From: Ksenia Antonyan <kvantonianyandex.ru>
Subject: Chinese Lexicography
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Announced at http://linguistlist.org/issues/19/19-2547.html
AUTHORS: Yong, Heming and Peng, Jing
TITLE: Chinese Lexicography
SUBTITLE: A History from 1046 BC to AD 1911
PUBLISHER: Oxford University Press
Ksenia V. Antonyan, Institute of Linguistics, Russian Academy of Sciences
This book is devoted to Chinese lexicography and is intended for a vast scope ofreaders working in the field of Chinese linguistics, Chinese philology andChinese culture in general. It will also appeal to those studying generallinguistics, history of linguistics, ancient philological traditions and historyof culture.
The scope of the book is very broad. It covers a time period from the ZhouDynasty, 1046 B.C. - 256 B.C. to the end of the Qing Dynasty (1911).Chronologically, it is divided into four major periods: the Pioneering andEmergence Period: 1046 BC - AD 220 (Western Zhou Dynasty to Eastern HanDynasty); the Exploration and Cultivation Period: 220-1368 (Three Kingdoms toYuan Dynasty); the Reform and Shaping Period: 1368-1911 (Ming Dynasty to QingDynasty); and the Depression and Booming Period: 1911- present (the twentiethcentury).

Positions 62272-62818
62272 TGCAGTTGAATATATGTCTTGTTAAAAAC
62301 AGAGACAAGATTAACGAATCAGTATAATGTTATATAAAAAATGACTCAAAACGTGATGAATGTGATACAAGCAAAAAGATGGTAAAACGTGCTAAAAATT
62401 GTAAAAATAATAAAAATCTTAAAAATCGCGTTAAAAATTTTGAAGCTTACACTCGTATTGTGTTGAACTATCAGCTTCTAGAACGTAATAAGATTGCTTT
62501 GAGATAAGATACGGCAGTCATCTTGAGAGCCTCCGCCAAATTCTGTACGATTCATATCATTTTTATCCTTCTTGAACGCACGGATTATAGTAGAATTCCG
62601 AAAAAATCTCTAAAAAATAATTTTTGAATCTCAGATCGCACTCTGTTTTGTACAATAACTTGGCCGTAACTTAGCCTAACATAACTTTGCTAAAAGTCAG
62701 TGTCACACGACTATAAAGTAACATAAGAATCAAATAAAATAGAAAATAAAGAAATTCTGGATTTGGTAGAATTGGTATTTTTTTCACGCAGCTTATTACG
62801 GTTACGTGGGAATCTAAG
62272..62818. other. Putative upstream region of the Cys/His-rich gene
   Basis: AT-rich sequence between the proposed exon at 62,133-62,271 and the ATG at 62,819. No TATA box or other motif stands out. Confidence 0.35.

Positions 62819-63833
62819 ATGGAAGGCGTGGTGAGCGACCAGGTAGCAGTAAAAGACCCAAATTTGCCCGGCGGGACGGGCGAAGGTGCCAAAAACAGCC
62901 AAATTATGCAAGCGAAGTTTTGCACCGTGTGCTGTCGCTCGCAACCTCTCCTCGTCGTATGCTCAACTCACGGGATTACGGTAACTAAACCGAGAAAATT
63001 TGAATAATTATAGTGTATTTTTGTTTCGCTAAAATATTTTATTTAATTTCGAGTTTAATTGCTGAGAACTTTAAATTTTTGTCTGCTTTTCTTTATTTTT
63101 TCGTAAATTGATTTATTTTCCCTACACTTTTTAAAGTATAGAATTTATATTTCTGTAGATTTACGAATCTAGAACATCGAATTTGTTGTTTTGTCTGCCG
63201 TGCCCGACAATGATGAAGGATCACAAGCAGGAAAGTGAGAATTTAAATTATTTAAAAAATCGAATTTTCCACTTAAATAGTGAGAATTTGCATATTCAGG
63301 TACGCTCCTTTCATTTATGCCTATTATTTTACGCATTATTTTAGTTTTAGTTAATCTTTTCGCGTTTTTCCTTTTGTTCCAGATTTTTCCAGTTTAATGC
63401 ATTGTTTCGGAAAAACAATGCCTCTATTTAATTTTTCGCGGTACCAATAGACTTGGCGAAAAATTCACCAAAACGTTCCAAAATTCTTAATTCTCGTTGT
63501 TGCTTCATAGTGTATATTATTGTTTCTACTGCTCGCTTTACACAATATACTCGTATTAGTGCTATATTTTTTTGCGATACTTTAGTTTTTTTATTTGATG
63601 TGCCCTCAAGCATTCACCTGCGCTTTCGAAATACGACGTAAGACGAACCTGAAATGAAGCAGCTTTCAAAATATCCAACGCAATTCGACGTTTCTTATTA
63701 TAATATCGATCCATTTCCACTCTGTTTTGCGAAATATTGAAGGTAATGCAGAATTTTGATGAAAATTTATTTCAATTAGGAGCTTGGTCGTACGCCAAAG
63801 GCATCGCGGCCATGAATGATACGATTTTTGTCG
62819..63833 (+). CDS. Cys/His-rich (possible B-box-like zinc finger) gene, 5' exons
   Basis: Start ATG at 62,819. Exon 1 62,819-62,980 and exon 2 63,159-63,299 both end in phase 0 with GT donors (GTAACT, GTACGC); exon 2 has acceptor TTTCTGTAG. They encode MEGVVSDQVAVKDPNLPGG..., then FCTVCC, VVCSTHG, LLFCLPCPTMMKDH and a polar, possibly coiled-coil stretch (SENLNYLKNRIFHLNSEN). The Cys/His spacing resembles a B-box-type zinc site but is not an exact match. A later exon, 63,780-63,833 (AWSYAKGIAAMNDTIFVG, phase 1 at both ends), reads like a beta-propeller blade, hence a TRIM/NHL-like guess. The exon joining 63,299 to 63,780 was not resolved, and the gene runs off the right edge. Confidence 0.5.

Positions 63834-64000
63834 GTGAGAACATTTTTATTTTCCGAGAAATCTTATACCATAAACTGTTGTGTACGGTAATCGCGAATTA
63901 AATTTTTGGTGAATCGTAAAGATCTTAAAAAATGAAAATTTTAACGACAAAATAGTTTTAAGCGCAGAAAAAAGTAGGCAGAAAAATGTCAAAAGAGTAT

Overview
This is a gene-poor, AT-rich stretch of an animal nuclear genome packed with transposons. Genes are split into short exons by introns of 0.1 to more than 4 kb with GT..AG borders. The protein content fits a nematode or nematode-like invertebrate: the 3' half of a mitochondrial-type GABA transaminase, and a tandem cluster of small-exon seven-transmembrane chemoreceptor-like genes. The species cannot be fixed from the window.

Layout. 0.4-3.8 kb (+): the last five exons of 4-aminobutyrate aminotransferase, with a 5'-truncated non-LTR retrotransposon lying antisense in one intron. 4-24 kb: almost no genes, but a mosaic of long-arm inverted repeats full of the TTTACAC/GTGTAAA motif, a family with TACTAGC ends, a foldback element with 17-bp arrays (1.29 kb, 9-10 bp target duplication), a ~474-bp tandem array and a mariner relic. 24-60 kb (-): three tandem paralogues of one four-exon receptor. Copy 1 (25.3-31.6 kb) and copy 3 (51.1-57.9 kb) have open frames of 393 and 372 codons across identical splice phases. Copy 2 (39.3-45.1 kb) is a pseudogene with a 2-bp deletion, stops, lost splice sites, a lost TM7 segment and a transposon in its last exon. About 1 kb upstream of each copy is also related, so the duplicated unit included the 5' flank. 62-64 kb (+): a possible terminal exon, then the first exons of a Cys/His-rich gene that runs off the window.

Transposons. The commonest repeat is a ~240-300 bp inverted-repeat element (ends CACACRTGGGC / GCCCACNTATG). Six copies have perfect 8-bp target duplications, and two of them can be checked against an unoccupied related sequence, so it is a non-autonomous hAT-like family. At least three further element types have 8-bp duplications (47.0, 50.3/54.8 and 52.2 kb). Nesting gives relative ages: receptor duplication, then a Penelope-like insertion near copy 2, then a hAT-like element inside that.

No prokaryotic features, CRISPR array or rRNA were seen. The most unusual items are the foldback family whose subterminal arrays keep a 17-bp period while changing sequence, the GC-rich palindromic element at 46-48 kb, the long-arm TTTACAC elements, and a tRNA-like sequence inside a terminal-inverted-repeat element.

The book is divided into five parts.
Part I (consisting of chapter 1) is an introduction and tells the reader aboutthe status quo in the field of research, approaches and methodology used by theauthors, and practical implications of the research.
The research is carried out within the theoretical frame of contemporarylinguistics. A communicative approach is introduced to establish a theoreticalmodel for the study of the history of lexicography: integrating the compiler,the dictionary, and the user into a trinity so that the dictionaries and theirdevelopment can be examined from a threefold perspective - the dictionary, itscompilation, and its use. The authors call it the 'trinitarian' approach (p. 9).
Part I is followed by four main parts.
Part II (chapters 2-9) deals with the genesis and emergence of lexicographicalculture and works in Ancient China and embraces the period from the ZhouDynasty, 1046 BC - 256 BC to the Han Dynasty, 206 BC - AD 220.
Chapters 2 and 3 give an overview of the emergence of lexicographical culture inChina, the progress of exegetic practice and the advent of lexicographical worksin China.